• 1869 - In 1869, President Andrew Johnson did not attend the inauguration of his successor, Ulysses S. Grant. Johnson's impeachment, coupled with Grant's rise within the Republican Party, created a mutual dislike between the two men. Ultimately, Johnson decided not to attend and spent his morning signing last-minute legislation.
  • 1877 - Rutherford B. Hayes was the first president to take the oath in the White House. He was invited to dine with President Ulysses S. Grant, who insisted that Hayes take the oath privately (as March 4 fell on a Sunday) so he did in the Red Room. Hayes then took the oath publicly on Monday, March 5.
  • 1889 - On February 27, 1889, President-elect Benjamin Harrison and his family were honored with a dinner at the White House. On the morning of March 4, President Grover Cleveland and President-elect Harrison went to the inauguration. Before they left the White House, First Lady Frances Folsom Cleveland and her husband signed photograph albums for staff.
  • 1897 - In March 1897, First Lady Frances Folsom Cleveland was sad to leave the White House for the second (and final) time. President Grover Cleveland took a final walk among the State Rooms, asking one of the staff to remove the portrait of him for storage in the attic. Before the inauguration, Cleveland and the new president, William McKinley, spoke amiably in the Blue Room.
  • 1909 - Shortly after taking office in 1909, President William Howard Taft was asked how he liked being president. President Taft replied, “I hardly know yet . . . When I hear someone say Mr. President, I look around expecting to see Roosevelt [Theodore, his predecessor]. . . So you can see that I have not gone very far yet.” After the ceremony, First Lady Helen Taft rode from the Capitol back to the White House with her husband, the first time a president’s spouse had done so.
  • 1921 - On March 4, 1921, President Warren G, Harding opened his presidency with a luncheon provided by outgoing First Lady Edith Wilson at the White House. He then received citizens from his hometown of Marion, Ohio, in the East Room, went to the executive offices, and met with the Hamilton Club of Chicago before dining at the White House.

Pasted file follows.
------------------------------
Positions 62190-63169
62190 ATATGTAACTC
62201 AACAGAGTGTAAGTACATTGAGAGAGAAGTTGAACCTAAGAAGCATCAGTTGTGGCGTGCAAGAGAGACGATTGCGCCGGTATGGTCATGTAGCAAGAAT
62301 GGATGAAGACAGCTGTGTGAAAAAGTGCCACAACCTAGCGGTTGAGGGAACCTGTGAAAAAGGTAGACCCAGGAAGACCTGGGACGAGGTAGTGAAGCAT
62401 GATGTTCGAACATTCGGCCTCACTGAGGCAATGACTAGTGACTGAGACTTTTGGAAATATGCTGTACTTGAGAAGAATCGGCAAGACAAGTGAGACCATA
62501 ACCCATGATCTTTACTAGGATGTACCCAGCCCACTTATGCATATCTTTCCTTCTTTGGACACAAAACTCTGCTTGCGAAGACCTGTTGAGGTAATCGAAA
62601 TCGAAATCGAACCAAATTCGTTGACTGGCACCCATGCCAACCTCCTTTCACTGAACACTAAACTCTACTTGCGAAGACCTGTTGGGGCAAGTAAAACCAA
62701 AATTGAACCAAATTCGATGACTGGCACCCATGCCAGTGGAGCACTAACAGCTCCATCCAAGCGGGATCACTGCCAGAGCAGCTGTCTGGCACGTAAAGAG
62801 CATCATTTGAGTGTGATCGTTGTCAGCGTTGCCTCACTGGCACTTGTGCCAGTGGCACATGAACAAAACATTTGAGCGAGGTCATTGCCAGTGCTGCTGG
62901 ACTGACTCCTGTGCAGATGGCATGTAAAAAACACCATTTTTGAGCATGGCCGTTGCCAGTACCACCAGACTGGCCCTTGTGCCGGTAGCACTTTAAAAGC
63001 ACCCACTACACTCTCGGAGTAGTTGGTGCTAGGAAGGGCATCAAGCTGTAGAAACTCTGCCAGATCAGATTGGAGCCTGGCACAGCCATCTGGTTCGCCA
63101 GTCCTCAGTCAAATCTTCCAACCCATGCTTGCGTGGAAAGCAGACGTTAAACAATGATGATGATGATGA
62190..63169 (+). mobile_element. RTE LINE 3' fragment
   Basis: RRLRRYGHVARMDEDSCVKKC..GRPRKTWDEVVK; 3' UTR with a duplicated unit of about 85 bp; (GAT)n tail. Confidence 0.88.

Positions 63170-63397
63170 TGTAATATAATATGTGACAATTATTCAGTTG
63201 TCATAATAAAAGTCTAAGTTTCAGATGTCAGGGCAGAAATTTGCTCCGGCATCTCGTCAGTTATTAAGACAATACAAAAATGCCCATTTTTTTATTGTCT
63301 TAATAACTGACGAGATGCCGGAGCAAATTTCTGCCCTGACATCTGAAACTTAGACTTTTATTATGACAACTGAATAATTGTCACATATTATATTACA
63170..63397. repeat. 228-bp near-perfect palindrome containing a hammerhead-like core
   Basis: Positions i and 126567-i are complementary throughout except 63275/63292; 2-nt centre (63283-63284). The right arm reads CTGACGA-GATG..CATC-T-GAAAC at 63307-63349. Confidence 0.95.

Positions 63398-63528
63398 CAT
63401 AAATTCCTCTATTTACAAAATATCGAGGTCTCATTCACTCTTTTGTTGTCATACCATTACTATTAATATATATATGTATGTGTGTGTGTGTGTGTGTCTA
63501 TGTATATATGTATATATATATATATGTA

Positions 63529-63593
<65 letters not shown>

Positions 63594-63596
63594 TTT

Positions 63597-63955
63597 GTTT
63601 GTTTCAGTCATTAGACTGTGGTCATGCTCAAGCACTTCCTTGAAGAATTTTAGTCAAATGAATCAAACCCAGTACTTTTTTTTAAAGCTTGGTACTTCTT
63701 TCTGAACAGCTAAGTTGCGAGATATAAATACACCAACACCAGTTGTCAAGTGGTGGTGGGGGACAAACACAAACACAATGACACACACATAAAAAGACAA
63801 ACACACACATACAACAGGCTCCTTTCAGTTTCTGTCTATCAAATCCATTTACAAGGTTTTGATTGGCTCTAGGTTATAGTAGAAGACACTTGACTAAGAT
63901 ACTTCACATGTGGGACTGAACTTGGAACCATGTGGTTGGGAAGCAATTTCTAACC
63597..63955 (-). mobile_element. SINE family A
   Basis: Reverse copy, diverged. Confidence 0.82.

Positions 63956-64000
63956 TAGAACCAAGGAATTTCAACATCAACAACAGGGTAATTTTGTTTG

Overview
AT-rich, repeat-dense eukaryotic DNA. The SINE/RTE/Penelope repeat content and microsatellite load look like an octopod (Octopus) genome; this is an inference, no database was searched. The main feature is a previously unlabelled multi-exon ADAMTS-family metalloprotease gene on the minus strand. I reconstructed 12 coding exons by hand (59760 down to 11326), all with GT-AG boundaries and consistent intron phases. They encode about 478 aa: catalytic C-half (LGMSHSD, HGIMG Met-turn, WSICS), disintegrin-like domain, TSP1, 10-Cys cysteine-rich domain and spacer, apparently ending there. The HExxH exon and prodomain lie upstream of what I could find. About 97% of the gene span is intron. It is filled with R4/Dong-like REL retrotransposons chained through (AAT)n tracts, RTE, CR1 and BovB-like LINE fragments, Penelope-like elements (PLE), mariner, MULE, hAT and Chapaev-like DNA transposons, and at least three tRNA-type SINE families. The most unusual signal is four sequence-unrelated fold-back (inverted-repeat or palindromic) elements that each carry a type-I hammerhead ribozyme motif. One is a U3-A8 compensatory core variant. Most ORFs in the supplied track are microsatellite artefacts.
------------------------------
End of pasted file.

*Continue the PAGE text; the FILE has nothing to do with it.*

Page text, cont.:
• 1929 - President Calvin Coolidge hosted a dinner for members of his cabinet the night before leaving office. The next day, March 4, 1929, the Coolidges gave small gifts to the White House staff. After a brief meeting between the Coolidges and Hoovers in the Blue Room, the party departed for Capitol Hill for the inauguration ceremony. Upon assuming office, President Hoover added more telephones and radios to the White House, expanding its technological capabilities. Among the objects Hoover brought to the White House was an engraving of Francis Carpenter’s First Reading of the Emancipation Proclamation before the Cabinet, featuring President Abraham Lincoln.
  • 1933 - During the transition between presidents Herbert Hoover and Franklin D. Roosevelt, the two met in the Red Room for tea on March 3, 1933, holding a rather cool meeting on how to deal with the country’s growing economic woes. On the morning of the inauguration, Hoover’s cabinet met one final time before the Hoovers met the Roosevelts in their cars outside the North Portico.
  • 1953 - Before Inauguration Day on January 20, 1953, the Eisenhowers stayed at the Statler Hotel. The previous December, First Lady Bess Truman had shown the newly renovated White House to Mrs. Eisenhower. While at the Statler, the incoming first family was joined by their son, John, on temporary leave from military service in Korea. President-elect Eisenhower wore a stiff-curl brimmed hat instead of the more traditional high silk hat.